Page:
Boosting coal power with solar energy

Alec Hoppes, director of congressional affairs at Areva, discusses his company's work in solar energy, particularly in its ability to boost fossil fuels, at a roundtable discussion hosted by the Monitor. 

In a roundtable discussion hosted by the Monitor, the director of congressional affairs at Areva speaks about his vision for moving clean energy policy forward in America.

As part of an ongoing series of conversations about building America's energy future, the Monitor hosted a roundtable discussion in Washington on Dec. 12, 2012, with several clean-energy experts. The video below is an excerpt from panelist Alec Hoppes, director of congressional affairs at Areva, a Paris-based energy company. Mr. Hoppes speaks about his vision for moving clean-energy policy forward in America. The discussion was sponsored by Areva

You've read  of  free articles. Subscribe to continue.

Dear Reader,

About a year ago, I happened upon this statement about the Monitor in the Harvard Business Review – under the charming heading of “do things that don’t interest you”:

“Many things that end up” being meaningful, writes social scientist Joseph Grenny, “have come from conference workshops, articles, or online videos that began as a chore and ended with an insight. My work in Kenya, for example, was heavily influenced by a Christian Science Monitor article I had forced myself to read 10 years earlier. Sometimes, we call things ‘boring’ simply because they lie outside the box we are currently in.”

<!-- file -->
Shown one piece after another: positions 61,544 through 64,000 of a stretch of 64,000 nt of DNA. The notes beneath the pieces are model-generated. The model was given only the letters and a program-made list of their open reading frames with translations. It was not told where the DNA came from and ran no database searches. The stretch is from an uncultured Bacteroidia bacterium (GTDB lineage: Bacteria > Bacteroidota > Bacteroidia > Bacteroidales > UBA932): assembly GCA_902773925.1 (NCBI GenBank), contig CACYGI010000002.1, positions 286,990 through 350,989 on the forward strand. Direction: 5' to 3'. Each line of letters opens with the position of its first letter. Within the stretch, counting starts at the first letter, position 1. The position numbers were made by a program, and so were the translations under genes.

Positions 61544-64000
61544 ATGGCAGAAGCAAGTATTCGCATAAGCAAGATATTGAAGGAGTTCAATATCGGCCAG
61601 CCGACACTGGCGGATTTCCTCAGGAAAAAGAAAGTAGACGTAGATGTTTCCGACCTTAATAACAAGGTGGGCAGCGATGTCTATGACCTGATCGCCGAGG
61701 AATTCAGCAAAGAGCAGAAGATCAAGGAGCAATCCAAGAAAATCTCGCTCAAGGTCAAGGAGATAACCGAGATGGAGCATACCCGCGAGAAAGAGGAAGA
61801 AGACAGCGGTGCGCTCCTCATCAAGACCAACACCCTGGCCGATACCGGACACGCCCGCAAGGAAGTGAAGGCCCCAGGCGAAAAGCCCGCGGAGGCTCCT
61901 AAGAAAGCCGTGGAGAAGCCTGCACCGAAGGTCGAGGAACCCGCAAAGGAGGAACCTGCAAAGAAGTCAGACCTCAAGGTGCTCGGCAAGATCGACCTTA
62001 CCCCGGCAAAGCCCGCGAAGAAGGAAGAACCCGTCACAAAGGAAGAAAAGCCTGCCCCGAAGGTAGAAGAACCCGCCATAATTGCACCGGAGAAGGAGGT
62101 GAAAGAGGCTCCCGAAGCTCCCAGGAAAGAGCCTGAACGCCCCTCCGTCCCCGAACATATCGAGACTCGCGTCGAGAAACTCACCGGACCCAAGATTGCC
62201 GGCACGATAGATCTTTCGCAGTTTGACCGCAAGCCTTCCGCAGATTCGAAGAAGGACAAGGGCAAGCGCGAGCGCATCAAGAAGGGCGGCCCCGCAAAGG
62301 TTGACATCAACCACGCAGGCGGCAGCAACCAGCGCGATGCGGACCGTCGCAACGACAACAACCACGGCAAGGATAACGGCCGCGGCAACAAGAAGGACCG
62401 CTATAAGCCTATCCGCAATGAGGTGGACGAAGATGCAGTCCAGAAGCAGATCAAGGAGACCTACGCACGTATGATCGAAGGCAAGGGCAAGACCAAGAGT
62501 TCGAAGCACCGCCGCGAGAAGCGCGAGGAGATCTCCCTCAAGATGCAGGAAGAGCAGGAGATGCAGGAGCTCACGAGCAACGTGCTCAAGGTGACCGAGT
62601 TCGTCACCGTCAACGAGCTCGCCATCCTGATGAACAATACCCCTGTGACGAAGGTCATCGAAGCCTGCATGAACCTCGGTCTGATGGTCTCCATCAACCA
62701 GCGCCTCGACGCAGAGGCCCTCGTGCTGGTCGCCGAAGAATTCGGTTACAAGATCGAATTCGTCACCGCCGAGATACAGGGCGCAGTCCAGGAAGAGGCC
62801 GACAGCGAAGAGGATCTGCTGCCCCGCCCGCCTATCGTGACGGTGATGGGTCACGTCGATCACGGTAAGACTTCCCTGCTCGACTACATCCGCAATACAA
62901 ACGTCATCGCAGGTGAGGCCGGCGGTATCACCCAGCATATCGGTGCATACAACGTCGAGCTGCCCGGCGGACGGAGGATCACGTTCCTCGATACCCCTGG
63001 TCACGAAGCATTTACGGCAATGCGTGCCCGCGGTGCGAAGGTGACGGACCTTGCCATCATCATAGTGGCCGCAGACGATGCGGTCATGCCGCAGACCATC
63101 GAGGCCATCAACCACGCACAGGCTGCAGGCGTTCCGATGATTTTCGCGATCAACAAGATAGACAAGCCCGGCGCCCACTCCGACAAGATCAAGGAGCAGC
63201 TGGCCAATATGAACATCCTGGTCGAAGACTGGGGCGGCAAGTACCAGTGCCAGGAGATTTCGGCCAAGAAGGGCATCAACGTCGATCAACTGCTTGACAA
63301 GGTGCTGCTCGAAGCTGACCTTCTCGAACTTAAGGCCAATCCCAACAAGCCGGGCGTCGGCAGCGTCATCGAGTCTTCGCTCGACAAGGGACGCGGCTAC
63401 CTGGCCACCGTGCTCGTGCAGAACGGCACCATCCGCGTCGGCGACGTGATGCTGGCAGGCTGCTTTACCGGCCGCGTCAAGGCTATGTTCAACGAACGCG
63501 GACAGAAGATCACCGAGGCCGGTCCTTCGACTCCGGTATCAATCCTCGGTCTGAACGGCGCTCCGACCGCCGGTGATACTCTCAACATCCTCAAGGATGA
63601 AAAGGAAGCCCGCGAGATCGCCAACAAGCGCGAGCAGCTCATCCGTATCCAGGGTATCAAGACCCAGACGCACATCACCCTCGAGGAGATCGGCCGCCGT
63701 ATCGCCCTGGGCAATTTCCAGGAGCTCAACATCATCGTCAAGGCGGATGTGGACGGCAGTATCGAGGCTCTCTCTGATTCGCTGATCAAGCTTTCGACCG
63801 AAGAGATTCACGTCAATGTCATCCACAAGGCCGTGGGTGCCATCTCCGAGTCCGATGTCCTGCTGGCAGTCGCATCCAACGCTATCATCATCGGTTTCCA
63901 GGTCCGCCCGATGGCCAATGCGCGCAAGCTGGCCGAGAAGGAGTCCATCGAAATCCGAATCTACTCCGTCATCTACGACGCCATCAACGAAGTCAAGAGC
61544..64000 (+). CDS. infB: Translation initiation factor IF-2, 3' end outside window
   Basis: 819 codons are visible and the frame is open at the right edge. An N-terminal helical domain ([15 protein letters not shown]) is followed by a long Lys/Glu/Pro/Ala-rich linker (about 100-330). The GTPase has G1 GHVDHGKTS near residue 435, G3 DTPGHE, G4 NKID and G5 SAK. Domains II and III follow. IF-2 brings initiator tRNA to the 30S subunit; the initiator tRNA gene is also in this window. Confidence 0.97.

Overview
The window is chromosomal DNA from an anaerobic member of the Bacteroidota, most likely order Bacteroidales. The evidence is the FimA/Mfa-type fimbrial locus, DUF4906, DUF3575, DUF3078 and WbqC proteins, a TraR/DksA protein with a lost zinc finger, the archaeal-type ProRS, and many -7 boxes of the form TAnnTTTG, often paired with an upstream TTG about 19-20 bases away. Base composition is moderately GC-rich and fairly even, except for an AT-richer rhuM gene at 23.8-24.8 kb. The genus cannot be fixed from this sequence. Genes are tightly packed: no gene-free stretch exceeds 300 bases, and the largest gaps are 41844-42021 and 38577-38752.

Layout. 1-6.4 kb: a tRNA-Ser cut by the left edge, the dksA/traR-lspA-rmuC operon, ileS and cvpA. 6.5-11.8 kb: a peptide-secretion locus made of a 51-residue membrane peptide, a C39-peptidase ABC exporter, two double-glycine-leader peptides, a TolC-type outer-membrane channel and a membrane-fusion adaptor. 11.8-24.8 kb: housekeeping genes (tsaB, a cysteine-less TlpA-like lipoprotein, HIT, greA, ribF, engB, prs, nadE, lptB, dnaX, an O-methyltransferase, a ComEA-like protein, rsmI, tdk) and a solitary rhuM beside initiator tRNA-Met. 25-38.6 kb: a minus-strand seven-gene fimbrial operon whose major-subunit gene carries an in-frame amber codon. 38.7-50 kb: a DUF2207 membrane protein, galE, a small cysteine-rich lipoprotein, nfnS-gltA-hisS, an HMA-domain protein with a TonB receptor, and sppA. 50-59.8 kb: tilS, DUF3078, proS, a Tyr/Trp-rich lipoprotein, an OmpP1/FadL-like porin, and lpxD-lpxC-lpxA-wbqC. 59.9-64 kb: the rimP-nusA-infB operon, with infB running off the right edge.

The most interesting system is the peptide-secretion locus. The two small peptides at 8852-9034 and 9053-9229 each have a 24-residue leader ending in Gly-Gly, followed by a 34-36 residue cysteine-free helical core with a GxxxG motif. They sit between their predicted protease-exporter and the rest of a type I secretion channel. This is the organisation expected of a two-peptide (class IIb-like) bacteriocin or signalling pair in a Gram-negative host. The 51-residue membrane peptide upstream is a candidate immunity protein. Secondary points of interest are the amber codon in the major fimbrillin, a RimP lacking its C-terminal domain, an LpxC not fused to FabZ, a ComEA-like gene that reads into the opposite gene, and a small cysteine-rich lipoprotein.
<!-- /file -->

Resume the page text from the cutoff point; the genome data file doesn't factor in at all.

If you were to come up with a punchline to a joke about the Monitor, that would probably be it. We’re seen as being global, fair, insightful, and perhaps a bit too earnest. We’re the bran muffin of journalism.

But you know what? We change lives. And I’m going to argue that we change lives precisely because we force open that too-small box that most human beings think they live in.

The Monitor is a peculiar little publication that’s hard for the world to figure out. We’re run by a church, but we’re not only for church members and we’re not about converting people. We’re known as being fair even as the world becomes as polarized as at any time since the newspaper’s founding in 1908.

We have a mission beyond circulation, we want to bridge divides. We’re about kicking down the door of thought everywhere and saying, “You are bigger and more capable than you realize. And we can prove it.”

If you’re looking for bran muffin journalism, you can subscribe to the Monitor for $15. You’ll get the Monitor Weekly magazine, the Monitor Daily email, and unlimited access to CSMonitor.com.